Friday, April 29, 2011

Dial M For Murder

Now this is a movie!  I watched it again the other day just to remind myself what true genius is.  "Dial M For Murder" was made in 1954 and stars Grace Kelly, Ray Milland and Robert Cummings.  It was directed, of course, by Alfred Hitchcock.  The screenplay was written by Frederick Knott as an adaptation of his play.  "Dial M For Murder" is the story of Margot (the unbelievably beautiful Grace Kelly) and Tony (Ray Milland), a couple who is struggling with their marriage.  Margot had had an affair with Mark Halliday (Robert Cummings) while Tony was on tour as a tennis player but had called it off.  Tony knew about the affair but did not tell Margot.  Tony gave up tennis under the guise that he wanted to be closer to Margot but actually started to hatch a plot to kill her.  He hires an old school buddy to do the deed but things go terribly wrong and the school buddy ends up dead instead.  Honestly, you have to watch it for yourself to see how the plot builds upon the intricacies of the players involved and the way Hitchcock sets each scene with such care.  He uses shadows and light to invoke a mood and build the suspense.  Ray Milland is magnificent as Tony, playing him as both the injured husband and the cold-blooded plotter of murder.  Grace Kelly is luminescent as Margot.  Her scene with the would-be murderer is exceptionally chilling and her reactions after the attack are heartbreaking.  When Tony comes home to supposedly help her when she is attacked, you want to yell at the screen and warn Margot of his deceptions.  Hitchcock makes you feel as if you are such a part of the action that you become increasingly uncomfortable and frustrated that you can't warn the players of the danger they are in.  And that is where Hitchcock's true genius lies.  His ability to present a story, draw you in and create visions and scenes that are unforgettable has and never will be duplicated.  His films have a signature that is unmistakable.  Even today, "Dial M For Murder" is relevant, accessible and thoroughly enjoyable.

Wednesday, April 27, 2011

Water For Elephants

"There's nothing wrong with me, I'm just old." 
Hal Holbrook as older Jacob

I saw this film last night with a dear friend and here's my review:  Read The Book.  Robert Pattinson and Reese Witherspoon are miscast.  Christoph Walz is perfectly cast, and yet, the most moving performance in the film is done by Rosie.  She's the elephant.  The film is beautifully shot and has some classic circus characters that are well-acted but overall the film is predictable and cliched.  If you want some light entertainment and beautiful people, go see it.  If you want heart and soul, Read the Book.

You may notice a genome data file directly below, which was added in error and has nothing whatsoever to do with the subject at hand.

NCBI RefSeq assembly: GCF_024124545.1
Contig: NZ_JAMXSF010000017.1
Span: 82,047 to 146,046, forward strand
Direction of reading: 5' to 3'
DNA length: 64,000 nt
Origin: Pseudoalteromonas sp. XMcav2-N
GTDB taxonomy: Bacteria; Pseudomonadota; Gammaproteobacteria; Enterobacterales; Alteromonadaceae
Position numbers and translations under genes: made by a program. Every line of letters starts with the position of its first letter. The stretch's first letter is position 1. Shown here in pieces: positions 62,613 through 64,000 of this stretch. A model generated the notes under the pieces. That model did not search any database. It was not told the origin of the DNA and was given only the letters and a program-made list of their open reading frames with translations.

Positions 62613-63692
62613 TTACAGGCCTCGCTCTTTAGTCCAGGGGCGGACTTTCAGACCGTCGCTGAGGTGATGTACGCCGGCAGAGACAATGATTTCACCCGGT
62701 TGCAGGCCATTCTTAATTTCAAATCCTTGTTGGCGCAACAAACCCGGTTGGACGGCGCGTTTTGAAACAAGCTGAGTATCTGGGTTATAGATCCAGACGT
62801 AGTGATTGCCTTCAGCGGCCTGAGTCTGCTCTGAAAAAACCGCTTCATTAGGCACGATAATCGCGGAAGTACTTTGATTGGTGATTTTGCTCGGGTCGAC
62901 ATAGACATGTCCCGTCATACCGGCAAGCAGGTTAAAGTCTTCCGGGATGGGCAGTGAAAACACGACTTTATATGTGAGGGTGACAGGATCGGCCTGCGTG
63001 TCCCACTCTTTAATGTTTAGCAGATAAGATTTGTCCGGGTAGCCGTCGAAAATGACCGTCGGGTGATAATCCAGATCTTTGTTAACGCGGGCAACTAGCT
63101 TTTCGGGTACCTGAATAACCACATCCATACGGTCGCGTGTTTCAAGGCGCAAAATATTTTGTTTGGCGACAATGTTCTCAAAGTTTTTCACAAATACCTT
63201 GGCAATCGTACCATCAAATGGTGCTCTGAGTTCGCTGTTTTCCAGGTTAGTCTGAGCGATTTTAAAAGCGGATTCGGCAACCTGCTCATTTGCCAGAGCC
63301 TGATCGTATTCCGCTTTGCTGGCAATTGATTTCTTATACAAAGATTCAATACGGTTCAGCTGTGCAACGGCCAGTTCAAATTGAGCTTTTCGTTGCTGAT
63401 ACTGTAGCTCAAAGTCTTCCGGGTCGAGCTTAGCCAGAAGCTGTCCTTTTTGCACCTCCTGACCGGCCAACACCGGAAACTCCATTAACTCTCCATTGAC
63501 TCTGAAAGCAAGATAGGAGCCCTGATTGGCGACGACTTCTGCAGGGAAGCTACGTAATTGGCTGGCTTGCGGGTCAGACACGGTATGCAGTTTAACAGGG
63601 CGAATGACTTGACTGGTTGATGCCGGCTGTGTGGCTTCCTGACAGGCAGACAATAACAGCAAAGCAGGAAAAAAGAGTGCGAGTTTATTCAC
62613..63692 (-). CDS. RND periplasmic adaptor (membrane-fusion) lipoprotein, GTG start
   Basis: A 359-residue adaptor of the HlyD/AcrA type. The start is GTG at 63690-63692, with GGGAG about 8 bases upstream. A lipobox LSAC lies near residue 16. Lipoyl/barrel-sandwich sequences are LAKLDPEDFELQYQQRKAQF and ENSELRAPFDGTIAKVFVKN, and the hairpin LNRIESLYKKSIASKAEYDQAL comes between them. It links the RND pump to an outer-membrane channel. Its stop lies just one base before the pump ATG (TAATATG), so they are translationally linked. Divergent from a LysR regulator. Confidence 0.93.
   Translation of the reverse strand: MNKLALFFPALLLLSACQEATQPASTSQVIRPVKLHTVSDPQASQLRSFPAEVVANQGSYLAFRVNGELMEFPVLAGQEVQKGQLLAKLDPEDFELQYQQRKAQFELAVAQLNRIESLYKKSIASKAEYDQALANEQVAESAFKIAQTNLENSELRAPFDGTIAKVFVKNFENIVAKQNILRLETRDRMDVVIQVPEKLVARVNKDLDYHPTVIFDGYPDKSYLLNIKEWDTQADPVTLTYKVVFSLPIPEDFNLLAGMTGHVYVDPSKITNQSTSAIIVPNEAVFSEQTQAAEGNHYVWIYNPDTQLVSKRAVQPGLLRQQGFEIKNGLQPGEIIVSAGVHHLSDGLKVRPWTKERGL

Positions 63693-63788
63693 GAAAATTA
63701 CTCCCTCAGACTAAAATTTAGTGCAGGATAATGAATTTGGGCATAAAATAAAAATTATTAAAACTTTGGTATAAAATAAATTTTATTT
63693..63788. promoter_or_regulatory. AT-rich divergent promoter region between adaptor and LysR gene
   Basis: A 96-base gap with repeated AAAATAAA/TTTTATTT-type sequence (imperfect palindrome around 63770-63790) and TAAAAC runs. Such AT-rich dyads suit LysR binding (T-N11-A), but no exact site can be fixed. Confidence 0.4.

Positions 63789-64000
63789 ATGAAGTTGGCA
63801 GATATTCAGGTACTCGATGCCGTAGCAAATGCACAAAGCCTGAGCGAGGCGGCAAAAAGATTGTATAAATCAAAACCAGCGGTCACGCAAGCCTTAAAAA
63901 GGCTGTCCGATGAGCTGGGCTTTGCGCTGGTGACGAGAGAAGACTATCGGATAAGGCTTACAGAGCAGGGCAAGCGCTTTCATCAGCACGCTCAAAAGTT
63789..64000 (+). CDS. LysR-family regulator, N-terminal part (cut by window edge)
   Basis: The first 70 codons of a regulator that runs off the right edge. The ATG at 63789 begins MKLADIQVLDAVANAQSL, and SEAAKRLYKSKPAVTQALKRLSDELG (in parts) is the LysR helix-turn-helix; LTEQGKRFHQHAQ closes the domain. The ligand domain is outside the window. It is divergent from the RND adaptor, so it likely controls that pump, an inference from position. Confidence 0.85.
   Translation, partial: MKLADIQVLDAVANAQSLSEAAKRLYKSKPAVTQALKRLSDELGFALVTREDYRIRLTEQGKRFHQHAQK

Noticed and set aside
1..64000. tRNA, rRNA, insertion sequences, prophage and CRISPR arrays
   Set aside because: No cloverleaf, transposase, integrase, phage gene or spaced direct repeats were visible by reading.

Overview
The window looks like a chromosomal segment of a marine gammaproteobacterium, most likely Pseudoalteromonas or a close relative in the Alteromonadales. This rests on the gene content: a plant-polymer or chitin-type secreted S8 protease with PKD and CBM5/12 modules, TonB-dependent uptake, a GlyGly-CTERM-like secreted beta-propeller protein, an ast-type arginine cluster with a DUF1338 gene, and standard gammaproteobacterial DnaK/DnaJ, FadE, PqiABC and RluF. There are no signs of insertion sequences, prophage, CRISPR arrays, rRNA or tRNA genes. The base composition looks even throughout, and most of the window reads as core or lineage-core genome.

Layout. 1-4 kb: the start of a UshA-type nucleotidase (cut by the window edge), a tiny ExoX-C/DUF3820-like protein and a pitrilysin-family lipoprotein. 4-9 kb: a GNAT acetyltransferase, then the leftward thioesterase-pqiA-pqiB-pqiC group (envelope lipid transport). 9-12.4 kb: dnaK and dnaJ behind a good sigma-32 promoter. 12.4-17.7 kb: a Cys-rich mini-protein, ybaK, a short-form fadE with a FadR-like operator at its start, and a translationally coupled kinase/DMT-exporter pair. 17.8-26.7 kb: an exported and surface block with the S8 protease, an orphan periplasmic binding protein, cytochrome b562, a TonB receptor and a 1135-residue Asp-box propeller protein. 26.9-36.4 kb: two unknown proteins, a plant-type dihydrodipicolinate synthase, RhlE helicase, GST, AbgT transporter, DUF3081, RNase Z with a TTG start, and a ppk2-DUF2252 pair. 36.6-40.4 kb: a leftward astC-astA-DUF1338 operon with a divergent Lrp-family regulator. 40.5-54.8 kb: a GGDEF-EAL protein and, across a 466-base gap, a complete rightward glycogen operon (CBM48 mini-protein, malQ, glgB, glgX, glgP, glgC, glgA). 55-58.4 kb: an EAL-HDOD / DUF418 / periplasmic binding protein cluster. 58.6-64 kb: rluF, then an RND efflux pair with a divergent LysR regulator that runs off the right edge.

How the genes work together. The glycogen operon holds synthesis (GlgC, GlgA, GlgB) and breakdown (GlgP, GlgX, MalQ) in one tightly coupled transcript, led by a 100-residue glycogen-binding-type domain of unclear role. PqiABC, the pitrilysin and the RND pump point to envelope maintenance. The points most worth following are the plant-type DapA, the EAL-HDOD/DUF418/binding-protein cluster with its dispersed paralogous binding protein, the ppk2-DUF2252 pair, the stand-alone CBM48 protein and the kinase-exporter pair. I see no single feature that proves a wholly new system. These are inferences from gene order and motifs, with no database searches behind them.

Friday, April 22, 2011

A Forgotten Actress

"Perhaps I'll get used to this bizarre place called Hollywood, but I doubt it." 
Margaret Sullavan

I had a rare treat last night and was introduced to a classic actress I had not seen before.  Her name is Margaret Sullavan and she was quite a force on screen.  Her acting career spanned 35 years, wherein she made 16 films and starred in countless stage productions, which was her first love.  She was married briefly to Henry Fonda, director William Wyler and had a decade long marriage to agent Leland Hayward which produced three children.  Unfortunately, her life took a sad turn when she divorced Leland Hayward and lost her children to him.  She had a congenital hearing defect that took her hearing when she was in her late 40's, which made it almost impossible for her to act on stage, and she ended up losing her life to an addiction to barbiturates at the age of 51. 

Despite, or maybe because of, her sad and storied life, Margaret Sullavan's presence on screen was very complicated.  She brought a depth to her roles that made it seem as if she wasn't acting at all, but merely showing us a glimpse of her life.  The film we saw in it's entirety was the 1938 version of "The Shopworn Angel" also starring Jimmy Stewart (her life long friend) and a very young and handsome Walter Pidgeon.  This is by no means a fabulous film and it is much watered down due to the fact that it's Post-Code, but it is still a very good vehicle for discovering the talent of Margaret Sullavan.  We were also shown two screen tests for the film "Rebecca" - one was Margaret Sullavan and the other was Loretta Young.  While neither actress got the role (it went to Joan Fontaine) it was fascinating to see the different acting styles.  Loretta Young played the part with a deep longing in her face and used her large, glorious eyes to full advantage.  However, she left me cold and it seemed as if she was playing a part.  Margaret Sullavan, on the other hand, played the part with such ease and authenticity, it was as if she was just speaking and certainly not reading a script.  She was wrong for the role because she had too much passion and self-awareness, but it gave me a full appreciation of her acting talent.  And that talent was to not make it look like acting.  Her presence alone pulled you to her, much like Garbo.  I am very glad I now know Margaret Sullavan.